Are dirty sweaters treason to the reason for the season?
Ugly Christmas sweaters, by one journalist’s account, have plummeted from merely tacky to truly tasteless.
A proliferation of brands are selling Christmas sweaters with ribald, if not outright obscene, designs, according to The Washington Post. Searching online and even in brick & mortar stores, one can find sweaters depicting Santa, his elves and even his reindeer involved in sexual double-entendres, engaged in some manner of lewd or excretory activity or, in at least one case, doing hard drugs.
Walmart last week apologized for selling a sweater depicting Santa doing cocaine with the caption, “Let it snow.” Walmart pulled the sweater, but a version is still available on Amazon.com.
Post journalist Maura Judkis points to this ramped-up level of raunchiness as an evolution — or devolution — of last decade’s development of workplace “ugly sweater parties” into something even uglier.
The fate of once booming online t-shirt company Solid Gold Bomb offers a cautionary tale of how quickly things can go south for a vendor that offends the sensibilities of the buying public, even if by accident.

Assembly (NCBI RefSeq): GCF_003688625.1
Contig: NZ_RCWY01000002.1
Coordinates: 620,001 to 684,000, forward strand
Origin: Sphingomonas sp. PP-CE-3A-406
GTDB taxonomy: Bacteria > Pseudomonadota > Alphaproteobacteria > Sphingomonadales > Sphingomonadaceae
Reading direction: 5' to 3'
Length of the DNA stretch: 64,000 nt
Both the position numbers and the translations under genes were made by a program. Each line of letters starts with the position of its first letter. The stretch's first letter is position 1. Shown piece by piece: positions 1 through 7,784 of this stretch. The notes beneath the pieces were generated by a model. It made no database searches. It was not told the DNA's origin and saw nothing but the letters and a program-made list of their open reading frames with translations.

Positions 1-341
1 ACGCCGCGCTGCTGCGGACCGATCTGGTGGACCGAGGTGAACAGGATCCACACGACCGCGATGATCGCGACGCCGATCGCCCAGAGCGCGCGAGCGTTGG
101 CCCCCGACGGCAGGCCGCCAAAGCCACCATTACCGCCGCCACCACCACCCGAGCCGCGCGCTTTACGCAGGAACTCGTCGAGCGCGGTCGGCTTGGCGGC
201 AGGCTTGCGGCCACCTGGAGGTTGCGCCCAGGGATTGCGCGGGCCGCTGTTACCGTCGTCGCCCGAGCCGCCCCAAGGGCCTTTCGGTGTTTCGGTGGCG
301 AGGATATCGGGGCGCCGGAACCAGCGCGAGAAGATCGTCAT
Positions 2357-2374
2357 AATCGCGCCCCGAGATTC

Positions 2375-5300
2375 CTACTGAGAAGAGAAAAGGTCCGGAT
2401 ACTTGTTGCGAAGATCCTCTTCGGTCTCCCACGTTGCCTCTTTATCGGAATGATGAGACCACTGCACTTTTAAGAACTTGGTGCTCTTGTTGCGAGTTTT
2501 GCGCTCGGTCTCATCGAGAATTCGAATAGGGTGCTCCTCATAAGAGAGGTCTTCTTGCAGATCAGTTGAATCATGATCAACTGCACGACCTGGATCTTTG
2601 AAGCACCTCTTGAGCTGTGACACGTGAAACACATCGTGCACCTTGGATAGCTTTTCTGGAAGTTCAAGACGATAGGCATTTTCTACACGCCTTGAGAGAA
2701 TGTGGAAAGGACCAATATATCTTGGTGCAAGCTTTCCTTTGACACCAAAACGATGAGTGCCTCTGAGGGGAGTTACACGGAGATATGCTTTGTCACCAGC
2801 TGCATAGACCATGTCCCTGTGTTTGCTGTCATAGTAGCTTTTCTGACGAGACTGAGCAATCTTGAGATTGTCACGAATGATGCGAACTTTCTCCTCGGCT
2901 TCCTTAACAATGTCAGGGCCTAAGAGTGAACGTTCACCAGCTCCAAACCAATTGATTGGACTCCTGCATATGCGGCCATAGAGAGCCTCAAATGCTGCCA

In 2013 the company, built on auto-generating shirts that parodied a British phrase “Keep Calm and Carry On,” experienced a wave of internet outrage when shirts featuring phrases that appeared to make light of serious, violent and taboo topics were discovered on the company’s Amazon marketplace according to CNN. The company’s founder explained that the offending shirts were, in fact, the product of an algorithm that randomly put words together and that the shirts had never actually been printed. The company was removed from Amazon for three weeks, inundated with negative press and was never able to recover.
But while Solid Gold Bomb was led into error by an algorithm with no sense of taste, plenty of intentionally tasteless products have no problem hitting it big.
- Santa’s a sleazebag. The elves are drunk. How did Christmas sweaters get so raunchy? – The Washington Post
- Controversial T-shirt destroys business – CNN
DISCUSSION QUESTIONS: What’s driving the trend behind bawdy holiday sweaters? How do retailers draw the line in determining whether an item is playful or objectionable?